No Language Barrier (Visiting Church #20)
There’s a Mandarin service followed by one in English;. We attend both. The worship team leads us. The words to the song are displayed in Mandarin and have the English translation underneath. They sing and I listen to voices of a different tongue. God’s presence engulfs me. When others raise their hands, I wonder if I should too, even though I don’t understand the specific reason why. It’s a question I can’t answer.
A prayer follows. I comprehend not one word until “Amen.” Next is the scripture text, read in unison. The woman in front of me has a parallel bilingual Bible, so I know they’re reading Exodus 19 or 20. Later, the projector displays “20:3-17” surrounded by Chinese characters. I turn to Exodus 20:3-17 and see the Ten Commandments.
The minister is a dynamic speaker, animated, and at times joking. I find myself laughing too, even though I don’t know what’s funny. Laughter is contagious, a universal language. I don’t expect to understand the message, but I do expect the Holy Spirit to speak to me. He doesn’t—or perhaps he did and I missed it. I know the sermon is over when I hear “Amen.”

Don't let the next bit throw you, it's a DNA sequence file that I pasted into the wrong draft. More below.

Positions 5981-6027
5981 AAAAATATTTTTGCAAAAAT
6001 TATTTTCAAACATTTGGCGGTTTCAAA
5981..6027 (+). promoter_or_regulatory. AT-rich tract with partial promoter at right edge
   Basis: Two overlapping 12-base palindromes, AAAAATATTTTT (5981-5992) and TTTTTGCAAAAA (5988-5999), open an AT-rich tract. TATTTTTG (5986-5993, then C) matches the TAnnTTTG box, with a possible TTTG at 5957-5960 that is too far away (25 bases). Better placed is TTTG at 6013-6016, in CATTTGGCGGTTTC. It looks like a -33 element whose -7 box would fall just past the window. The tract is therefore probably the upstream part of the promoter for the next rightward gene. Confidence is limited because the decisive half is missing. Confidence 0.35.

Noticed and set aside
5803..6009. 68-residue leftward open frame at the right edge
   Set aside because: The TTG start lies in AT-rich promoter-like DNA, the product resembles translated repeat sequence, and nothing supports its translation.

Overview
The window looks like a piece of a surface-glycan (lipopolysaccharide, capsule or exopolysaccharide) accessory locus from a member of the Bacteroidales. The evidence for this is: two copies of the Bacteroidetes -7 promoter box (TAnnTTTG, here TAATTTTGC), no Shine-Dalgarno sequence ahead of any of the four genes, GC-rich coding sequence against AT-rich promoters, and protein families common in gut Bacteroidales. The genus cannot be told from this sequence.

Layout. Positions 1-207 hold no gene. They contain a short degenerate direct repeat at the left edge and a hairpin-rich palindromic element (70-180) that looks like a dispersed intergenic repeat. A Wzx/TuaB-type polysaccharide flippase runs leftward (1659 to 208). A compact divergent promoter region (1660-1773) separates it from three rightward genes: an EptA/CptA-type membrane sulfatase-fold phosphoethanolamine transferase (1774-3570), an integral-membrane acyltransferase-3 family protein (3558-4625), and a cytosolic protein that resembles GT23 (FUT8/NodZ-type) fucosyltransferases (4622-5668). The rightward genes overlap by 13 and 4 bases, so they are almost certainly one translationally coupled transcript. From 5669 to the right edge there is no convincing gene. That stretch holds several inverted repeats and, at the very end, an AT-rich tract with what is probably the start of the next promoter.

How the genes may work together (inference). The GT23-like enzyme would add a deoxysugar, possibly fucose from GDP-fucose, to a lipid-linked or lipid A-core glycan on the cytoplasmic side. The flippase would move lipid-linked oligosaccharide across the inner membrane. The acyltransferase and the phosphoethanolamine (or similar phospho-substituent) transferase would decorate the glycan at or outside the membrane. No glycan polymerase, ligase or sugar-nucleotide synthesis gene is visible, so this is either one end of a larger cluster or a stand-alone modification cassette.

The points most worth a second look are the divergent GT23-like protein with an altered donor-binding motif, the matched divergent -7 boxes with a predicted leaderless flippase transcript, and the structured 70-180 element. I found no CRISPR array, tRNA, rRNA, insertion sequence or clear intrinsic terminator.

We sing the “Doxology.” The tune is familiar, but the words are Mandarin. I consider their English equivalents as others sing. The service concludes with the “Threefold Amen.” This time I can join in.
The second service uses a different song set, but the scripture and sermon are the same, albeit in English.
They invite us to stay for lunch, something they do every Sunday. “Sharing a meal is important to us,” one lady explains. We gratefully accept and sit down to eat, making new connections as we enjoy the food.
Today is a great day at church. Although our only language is not their primary one, we manage just fine.
Peter DeHaan writes about biblical spirituality. He seeks a fresh approach to faith and following God through the lens of scripture, without the baggage of manmade traditions and practices. Read more in his blog, books, and personal weekly email updates.